And while it is understandable that the fine folk at Ubisoft wanted to portray a coming of age tale combined with a steady decline into insanity, it just falls apart with one hallucination too many and an equal number of drug tropes. Parts of the game resemble an acid trip gone wrong which is fine if it didn’t appear to be so central to the plot as it really is. Couple this with heavy handed tribal mumbo jumbo that makes your character out to be some island Neo and pretentious quotes from Alice in Wonderland that punctuate various points of the game and you’re left with the feeling that Far Cry 3 comes across as trying too hard, tacking on something completely unneeded to a game that’s it’s best when you’re hunting for wild boar at the dead of night only to stumble upon a bunch of drunken, trigger happy pirates.
All in all, Far Cry 3 is an enjoyable romp through the jungle island badlands. A tropical western if there ever was one. Sure the story falls short and certain design choices are questionable, they do little to mar what is by and large an intriguing, well paced escapade. So yes, you’ll be spending your first and last hour doing the same things but it’s the absolutely last reason not to play it.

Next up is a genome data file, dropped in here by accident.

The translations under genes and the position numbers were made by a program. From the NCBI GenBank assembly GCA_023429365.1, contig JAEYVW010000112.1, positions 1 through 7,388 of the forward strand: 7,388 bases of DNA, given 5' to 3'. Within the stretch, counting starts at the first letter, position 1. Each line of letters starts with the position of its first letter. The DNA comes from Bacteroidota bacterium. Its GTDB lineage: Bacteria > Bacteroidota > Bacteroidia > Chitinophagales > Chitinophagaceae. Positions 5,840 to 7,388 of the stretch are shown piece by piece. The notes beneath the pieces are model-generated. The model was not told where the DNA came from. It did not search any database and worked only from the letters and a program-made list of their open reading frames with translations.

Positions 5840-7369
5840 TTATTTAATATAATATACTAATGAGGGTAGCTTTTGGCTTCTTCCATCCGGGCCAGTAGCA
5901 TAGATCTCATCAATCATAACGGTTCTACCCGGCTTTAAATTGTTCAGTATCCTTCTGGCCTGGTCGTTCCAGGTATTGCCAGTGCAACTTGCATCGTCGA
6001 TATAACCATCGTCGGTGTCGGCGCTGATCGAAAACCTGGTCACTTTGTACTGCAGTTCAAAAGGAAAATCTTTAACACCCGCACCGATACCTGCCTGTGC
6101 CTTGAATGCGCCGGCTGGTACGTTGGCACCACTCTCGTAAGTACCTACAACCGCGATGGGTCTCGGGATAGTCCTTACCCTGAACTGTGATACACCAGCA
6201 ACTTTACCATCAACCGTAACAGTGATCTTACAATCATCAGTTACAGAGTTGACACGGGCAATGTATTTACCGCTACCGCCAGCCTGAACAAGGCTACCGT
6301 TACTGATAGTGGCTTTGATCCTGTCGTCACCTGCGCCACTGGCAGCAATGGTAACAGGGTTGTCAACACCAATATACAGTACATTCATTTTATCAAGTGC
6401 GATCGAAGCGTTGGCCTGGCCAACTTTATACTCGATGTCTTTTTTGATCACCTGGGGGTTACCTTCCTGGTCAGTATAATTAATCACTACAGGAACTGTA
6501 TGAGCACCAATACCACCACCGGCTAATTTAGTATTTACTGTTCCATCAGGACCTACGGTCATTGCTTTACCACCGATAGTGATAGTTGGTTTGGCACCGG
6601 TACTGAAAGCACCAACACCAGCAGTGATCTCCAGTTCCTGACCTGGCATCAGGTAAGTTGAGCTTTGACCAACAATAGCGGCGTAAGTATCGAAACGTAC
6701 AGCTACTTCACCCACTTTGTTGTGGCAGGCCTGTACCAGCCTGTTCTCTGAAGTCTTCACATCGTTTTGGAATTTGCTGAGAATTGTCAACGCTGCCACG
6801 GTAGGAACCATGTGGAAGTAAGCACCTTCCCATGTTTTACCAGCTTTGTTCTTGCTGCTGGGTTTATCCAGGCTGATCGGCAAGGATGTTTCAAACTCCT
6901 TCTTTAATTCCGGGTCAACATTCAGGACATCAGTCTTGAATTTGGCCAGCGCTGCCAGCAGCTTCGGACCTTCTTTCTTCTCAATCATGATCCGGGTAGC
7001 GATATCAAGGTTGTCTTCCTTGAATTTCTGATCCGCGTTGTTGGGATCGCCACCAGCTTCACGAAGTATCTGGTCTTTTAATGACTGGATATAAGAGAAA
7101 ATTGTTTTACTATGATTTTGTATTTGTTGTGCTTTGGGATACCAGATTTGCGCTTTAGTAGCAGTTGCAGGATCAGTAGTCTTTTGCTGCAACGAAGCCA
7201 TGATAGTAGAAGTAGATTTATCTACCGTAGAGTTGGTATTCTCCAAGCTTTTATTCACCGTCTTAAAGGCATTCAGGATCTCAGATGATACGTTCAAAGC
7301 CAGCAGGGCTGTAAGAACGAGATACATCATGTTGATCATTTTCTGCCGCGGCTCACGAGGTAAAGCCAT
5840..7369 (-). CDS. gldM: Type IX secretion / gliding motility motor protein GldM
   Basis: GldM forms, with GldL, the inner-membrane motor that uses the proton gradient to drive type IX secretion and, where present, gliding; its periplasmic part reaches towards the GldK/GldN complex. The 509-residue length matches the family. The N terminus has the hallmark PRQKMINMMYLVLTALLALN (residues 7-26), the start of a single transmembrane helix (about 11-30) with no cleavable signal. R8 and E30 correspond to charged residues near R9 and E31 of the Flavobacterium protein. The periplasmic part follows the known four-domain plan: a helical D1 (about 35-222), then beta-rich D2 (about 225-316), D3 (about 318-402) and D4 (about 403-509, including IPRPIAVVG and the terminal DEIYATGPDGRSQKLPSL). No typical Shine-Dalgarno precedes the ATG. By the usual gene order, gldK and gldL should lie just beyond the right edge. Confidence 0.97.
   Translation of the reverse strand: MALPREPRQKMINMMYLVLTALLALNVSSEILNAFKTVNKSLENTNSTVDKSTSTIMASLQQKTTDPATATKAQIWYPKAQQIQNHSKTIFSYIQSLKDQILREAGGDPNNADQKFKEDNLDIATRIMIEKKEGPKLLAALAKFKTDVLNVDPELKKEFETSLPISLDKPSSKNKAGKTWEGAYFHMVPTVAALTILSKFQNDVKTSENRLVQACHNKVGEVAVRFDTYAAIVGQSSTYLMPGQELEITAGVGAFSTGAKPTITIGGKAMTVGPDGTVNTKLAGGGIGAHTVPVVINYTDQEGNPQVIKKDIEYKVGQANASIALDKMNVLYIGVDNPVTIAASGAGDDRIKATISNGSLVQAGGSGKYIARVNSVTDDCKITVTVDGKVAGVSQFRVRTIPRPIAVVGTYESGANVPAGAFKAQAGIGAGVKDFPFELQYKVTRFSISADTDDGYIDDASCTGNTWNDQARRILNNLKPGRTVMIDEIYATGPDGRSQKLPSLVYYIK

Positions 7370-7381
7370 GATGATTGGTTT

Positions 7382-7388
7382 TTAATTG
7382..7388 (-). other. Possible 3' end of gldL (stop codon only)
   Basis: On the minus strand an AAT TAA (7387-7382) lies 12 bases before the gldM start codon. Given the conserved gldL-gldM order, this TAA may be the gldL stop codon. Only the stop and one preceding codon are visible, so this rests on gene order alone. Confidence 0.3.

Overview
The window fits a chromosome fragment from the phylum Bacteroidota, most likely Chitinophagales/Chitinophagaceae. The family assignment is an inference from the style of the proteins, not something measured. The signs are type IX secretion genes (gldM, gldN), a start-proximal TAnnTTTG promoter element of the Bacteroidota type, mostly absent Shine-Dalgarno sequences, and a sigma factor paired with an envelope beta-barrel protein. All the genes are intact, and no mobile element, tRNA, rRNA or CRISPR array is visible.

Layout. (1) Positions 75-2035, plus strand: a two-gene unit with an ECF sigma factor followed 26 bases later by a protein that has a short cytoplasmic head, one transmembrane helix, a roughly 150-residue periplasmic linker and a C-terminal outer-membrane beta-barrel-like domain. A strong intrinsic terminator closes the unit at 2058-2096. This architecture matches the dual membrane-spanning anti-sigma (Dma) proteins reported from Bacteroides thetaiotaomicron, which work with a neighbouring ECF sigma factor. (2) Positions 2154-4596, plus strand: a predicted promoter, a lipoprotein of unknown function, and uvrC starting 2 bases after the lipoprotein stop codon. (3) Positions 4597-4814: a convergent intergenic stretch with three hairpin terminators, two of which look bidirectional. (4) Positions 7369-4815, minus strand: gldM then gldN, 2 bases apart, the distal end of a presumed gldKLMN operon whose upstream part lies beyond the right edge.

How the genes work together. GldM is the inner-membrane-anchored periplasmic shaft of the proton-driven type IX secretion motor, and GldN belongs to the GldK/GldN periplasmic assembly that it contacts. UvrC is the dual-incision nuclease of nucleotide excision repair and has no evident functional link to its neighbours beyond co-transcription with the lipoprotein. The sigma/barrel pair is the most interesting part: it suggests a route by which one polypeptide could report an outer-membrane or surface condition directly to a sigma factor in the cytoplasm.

- Great shooting
- Brutal takedowns
- Insane graphics
- Broken story
- Timed missions
- “Stop telling me you’ll abort the mission if I stray 1 cm away dammit!”
- Gameplay Progression: 5/10
- Graphics: 8/10
- Sound: 7/10
- Unique Selling Proposition: 8/10
- illFactor: 6/10
Final Score: 7.4/10 – STRICTLY AVERAGE